Grimm’s Saga No. 31
The Wee Folk’s Wedding Feast
Wee folk lived in Eilenburg Castle in Saxony. Once these fairy folk wanted to celebrate a wedding feast and so it happened that they crept through every key hole and window crack of the great house. They jumped down onto the smooth wooden floor like little peas being poured onto a threshing mat. But the old duke, who was sleeping in the room in his high four-poster bed, awoke. He was exceedingly amazed when he gazed upon the wee folk assembling in his chamber. One of them approached, wearing a costume like a herald. Using fitting words, he invited the duke to participate in the feast.
“But one thing we ask,” he added. “Only you may attend the celebration, none of your household may gaze upon the party, and may not in stealth take even one peek.”
The old duke responded courteously: “Because my sleep has already been disturbed, I will stay with you.” A delicate little wife was brought before him, small lamp carriers positioned themselves on either side and the sweet sounds of music started up. The duke had trouble keeping up with the little wife while dancing. The fairy sprang and jumped so sprightly and finally whirled around so swiftly, that he could hardly catch his breath. But in the middle of this cheerful dance suddenly everything fell quiet. The music stopped and the entire lot scurried through door cracks, mouse holes and every other escape hatch. But bride and groom, heralds and dancers all looked up at an opening high up in the ceiling of the room. There they discovered the face of the old duchess, peering down on the merry scene. With that they all bowed before the duke and the herald, who had invited him, stepped forward once more and thanked him for his kind hospitality.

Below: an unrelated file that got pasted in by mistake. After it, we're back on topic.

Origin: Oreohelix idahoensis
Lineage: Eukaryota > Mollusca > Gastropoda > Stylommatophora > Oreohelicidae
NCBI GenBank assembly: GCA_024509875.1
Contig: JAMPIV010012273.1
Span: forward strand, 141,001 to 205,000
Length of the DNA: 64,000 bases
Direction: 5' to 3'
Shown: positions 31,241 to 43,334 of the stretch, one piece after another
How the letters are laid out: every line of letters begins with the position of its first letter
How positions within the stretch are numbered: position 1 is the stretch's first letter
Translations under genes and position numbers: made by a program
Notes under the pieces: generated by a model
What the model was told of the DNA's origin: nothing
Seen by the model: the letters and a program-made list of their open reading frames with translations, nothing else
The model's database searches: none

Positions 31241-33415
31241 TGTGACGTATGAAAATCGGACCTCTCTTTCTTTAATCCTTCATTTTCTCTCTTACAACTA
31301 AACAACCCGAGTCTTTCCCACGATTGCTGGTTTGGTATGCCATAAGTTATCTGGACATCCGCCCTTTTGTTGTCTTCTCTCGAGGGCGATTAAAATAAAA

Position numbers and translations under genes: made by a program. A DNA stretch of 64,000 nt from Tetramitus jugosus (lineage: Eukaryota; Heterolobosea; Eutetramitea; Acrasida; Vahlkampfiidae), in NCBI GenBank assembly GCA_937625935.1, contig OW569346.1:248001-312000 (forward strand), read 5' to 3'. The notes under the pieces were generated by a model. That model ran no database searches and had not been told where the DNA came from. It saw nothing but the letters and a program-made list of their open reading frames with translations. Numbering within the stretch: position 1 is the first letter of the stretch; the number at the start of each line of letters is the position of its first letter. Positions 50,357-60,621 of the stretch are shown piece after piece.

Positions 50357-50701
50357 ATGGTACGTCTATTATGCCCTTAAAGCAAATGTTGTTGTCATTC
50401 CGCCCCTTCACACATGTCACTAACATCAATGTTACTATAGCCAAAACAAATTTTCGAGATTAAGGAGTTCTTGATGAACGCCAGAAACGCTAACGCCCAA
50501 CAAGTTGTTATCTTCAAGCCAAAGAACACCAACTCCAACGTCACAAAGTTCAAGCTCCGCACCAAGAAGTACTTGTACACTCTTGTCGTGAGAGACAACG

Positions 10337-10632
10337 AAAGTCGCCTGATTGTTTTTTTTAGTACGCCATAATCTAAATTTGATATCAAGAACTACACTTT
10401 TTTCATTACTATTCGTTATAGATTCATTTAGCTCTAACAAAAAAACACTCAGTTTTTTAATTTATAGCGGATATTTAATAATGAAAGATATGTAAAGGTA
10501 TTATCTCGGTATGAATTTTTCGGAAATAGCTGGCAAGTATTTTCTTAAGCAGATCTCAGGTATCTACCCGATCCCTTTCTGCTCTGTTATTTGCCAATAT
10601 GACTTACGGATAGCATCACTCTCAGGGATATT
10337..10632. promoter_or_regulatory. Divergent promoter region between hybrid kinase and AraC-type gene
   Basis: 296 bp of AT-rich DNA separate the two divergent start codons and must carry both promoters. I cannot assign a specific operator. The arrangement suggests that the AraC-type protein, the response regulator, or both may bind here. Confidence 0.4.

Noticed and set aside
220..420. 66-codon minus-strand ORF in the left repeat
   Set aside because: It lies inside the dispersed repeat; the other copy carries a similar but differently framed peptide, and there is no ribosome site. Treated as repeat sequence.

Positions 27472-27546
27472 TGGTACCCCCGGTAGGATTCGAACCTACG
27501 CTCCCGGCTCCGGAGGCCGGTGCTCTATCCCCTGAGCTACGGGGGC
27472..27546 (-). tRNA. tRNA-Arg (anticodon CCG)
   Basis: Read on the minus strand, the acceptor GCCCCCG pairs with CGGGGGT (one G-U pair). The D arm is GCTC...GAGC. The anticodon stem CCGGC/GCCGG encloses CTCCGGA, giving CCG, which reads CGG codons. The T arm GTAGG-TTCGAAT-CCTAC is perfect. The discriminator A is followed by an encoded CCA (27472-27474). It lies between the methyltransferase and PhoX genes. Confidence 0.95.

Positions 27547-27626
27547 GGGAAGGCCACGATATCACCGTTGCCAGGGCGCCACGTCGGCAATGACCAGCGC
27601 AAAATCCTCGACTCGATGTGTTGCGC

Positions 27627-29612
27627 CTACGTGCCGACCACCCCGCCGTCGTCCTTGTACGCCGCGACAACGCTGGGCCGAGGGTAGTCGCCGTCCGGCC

“But because our joy and our wedding have been interrupted by another human’s eyes gazing upon us, from now on your descendants shall not count more than seven Eilenburgs at one time.”
And then they all scurried out one after another from that place. Soon it was quiet and the old duke found himself alone in his dark room. The enchantment has lasted to the present day and always when there are six living knights of Eilenburg, one dies before the seventh is born.